Dec. 18 (Bloomberg) -- Restaurateur Danny Meyer thinks
Muscovites are ready to stand in line for a burger again.
More than two decades after McDonald’s Corp. opened its
first Russian outpost, leading 30,000 to stand for hours in the
cold to savor a Big Mac, Meyer is in Moscow for Shake Shack’s
local opening tomorrow. The New York burger joint known for its
queues will sell ShackBurgers for 235 rubles ($7.15), about 50
percent more than in New York and almost triple the price of a
local Big Mac.
Meyer, chief executive officer of the closely held Union
Square Hospitality Group that owns Shake Shack, thinks it’s a
“It’s very inexpensive, given we ship our hamburger buns
from the U.S. by airplane and, of course, all of our beef comes
from Australia and our pickles are from Brooklyn,” the 55-year-old said in an interview yesterday, adding that he expects a lot
of demand for the restaurant’s offerings such as the Shack-cago
Shake Shack has developed from a single hot-dog cart to a
fast-food chain that offers the self-proclaimed “most
delicious” hamburgers and ranks in New York’s top 25 most
popular restaurants, according to review publisher Zagat. Since
2011, Shake Shack has expanded globally to cities including
Jeddah, Saudi Arabia, where it opened last week, and Dubai.
Moscow residents have been getting their taste of American
burgers since 1990, when the opening of McDonald’s first Russian
restaurant was a world news event. While Russia’s fast-food
market has grown increasingly crowded, with Burger King
Worldwide Inc., Subway Restaurants and Yum! Brands Inc. all
aiming to woo diners, the country today has just one restaurant
per 930 inhabitants, versus one per 150 in the U.S., according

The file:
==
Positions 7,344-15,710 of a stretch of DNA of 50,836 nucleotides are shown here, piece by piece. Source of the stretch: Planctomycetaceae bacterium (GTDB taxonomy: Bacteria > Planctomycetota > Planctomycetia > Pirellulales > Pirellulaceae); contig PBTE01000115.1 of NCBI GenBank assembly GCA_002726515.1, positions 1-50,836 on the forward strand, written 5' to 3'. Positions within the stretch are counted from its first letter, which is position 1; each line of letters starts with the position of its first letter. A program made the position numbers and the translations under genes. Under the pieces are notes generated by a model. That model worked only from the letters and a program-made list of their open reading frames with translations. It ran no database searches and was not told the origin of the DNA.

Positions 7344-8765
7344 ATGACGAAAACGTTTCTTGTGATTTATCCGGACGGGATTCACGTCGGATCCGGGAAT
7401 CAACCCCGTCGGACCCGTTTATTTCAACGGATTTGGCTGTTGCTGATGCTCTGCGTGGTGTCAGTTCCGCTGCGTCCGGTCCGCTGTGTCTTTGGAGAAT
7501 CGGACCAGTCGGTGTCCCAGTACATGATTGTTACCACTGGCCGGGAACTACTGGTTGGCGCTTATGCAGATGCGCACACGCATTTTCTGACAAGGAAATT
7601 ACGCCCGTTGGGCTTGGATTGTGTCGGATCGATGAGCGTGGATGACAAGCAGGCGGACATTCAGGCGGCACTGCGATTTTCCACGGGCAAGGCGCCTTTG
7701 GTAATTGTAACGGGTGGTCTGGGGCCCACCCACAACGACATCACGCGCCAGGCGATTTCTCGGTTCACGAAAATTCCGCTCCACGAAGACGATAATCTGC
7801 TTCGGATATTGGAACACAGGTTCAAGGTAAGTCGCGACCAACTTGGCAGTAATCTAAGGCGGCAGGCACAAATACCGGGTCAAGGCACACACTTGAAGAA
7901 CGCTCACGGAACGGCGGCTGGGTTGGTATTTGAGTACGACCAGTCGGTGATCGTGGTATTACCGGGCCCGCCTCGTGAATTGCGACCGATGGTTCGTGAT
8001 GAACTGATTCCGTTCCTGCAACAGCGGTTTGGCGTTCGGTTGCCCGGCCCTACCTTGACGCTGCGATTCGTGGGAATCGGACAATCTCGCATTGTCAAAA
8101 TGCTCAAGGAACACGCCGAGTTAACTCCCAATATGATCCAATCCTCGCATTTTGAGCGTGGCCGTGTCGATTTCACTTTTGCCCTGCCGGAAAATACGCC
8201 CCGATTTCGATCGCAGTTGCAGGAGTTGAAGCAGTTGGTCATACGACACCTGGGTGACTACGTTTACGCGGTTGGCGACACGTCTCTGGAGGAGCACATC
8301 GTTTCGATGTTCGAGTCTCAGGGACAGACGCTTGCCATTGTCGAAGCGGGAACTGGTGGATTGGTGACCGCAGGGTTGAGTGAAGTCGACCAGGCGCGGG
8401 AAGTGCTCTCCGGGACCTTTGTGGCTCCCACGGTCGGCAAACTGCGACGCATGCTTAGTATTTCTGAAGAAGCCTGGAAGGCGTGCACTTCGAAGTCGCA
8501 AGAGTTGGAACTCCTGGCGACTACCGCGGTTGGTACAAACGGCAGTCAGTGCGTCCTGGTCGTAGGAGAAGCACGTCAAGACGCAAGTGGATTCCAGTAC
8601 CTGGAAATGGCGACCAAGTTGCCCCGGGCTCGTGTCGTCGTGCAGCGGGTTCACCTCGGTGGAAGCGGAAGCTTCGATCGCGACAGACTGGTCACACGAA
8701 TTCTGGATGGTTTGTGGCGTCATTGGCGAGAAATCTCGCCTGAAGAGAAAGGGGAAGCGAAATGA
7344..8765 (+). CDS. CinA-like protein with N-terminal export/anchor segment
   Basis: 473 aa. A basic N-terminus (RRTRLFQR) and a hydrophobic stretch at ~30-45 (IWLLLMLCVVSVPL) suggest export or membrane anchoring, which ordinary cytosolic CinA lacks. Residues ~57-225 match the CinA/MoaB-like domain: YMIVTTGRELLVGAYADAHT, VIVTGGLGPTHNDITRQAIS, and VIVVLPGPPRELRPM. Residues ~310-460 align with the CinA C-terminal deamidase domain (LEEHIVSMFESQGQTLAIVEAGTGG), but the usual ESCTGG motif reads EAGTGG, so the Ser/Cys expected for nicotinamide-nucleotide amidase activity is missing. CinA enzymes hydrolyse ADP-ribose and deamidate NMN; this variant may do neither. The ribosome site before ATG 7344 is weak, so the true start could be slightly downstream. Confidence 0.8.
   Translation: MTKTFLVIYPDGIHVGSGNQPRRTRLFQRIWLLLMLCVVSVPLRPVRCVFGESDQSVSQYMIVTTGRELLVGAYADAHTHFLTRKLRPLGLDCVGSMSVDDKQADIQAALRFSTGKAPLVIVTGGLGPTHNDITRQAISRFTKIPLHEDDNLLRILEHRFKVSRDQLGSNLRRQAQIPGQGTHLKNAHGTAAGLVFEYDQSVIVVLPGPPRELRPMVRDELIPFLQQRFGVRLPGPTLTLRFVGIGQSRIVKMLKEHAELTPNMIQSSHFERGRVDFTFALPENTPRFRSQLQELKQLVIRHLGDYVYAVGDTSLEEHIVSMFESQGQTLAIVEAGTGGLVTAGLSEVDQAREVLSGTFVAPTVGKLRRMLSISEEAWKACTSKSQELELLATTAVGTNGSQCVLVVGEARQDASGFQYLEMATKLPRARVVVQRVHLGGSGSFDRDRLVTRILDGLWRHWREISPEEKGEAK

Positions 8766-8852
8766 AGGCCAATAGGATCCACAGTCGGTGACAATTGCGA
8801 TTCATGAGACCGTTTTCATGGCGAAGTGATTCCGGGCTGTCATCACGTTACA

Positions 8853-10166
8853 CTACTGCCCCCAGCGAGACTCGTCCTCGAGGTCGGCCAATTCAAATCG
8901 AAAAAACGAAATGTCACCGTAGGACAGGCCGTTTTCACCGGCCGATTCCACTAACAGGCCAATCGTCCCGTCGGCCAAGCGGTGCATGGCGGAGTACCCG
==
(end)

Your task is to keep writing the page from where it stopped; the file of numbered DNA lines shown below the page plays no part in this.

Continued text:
to researcher Business Analytica.
“If we were opening a fast-food chain, we would be too
late for Russia,” Meyer said, adding that he considers Shake
Shack to be restaurant-quality food in a casual setting. His
restaurants the Modern and Gramercy Tavern have Michelin stars.
Still, the Russian consumer food-service market is forecast
to grow 5 percent this year to $20.1 billion, according to
Euromonitor International research company. That’s about $140 in
annual revenue per capita versus more than $1,000 in western
Europe and over $1,500 in the U.S., data from Euromonitor show.
Shake Shack is adapting its menu for the local palate. Its
deep-fried shallots are dipped in batter and Russian beer while
the custard has incorporated a preference for walnuts and
marshmallows. The pork sausage and bacon are sourced locally,
“Having been to Shake Shack in Brooklyn, I’m looking
forward to trying their Moscow offerings,” John Heisel, vice
president of sales and trading at Renaissance Capital in Moscow,
said in an e-mailed comment. “The prices look to be higher than
the U.S. at first glance, but sadly this seems reasonable.
Having lived here for over a decade, I’m used to everything
Moscow will be Shake Shack’s last major international
opening for now as the company focuses on expanding from the
East Coast of the U.S. toward the west, Meyer said. The chain
has plans to open next year in cities including Chicago and
Austin, Texas, and on the Las Vegas strip by 2015.
Meyer, who started Union Square Cafe in October 1985, at
the age of 27, now operates other New York restaurants including
Blue Smoke and Maialino. He has no plans to open fine-dining
restaurants in Moscow until Shake Shack proves itself, and won’t
commit to expanding that model until the first outlet is
“First, let’s make this work,” he said.
To contact the reporters on this story:
Jason Corcoran in Moscow at
Ilya Khrennikov in Moscow at
To contact the editor responsible for this story:
Kenneth Wong at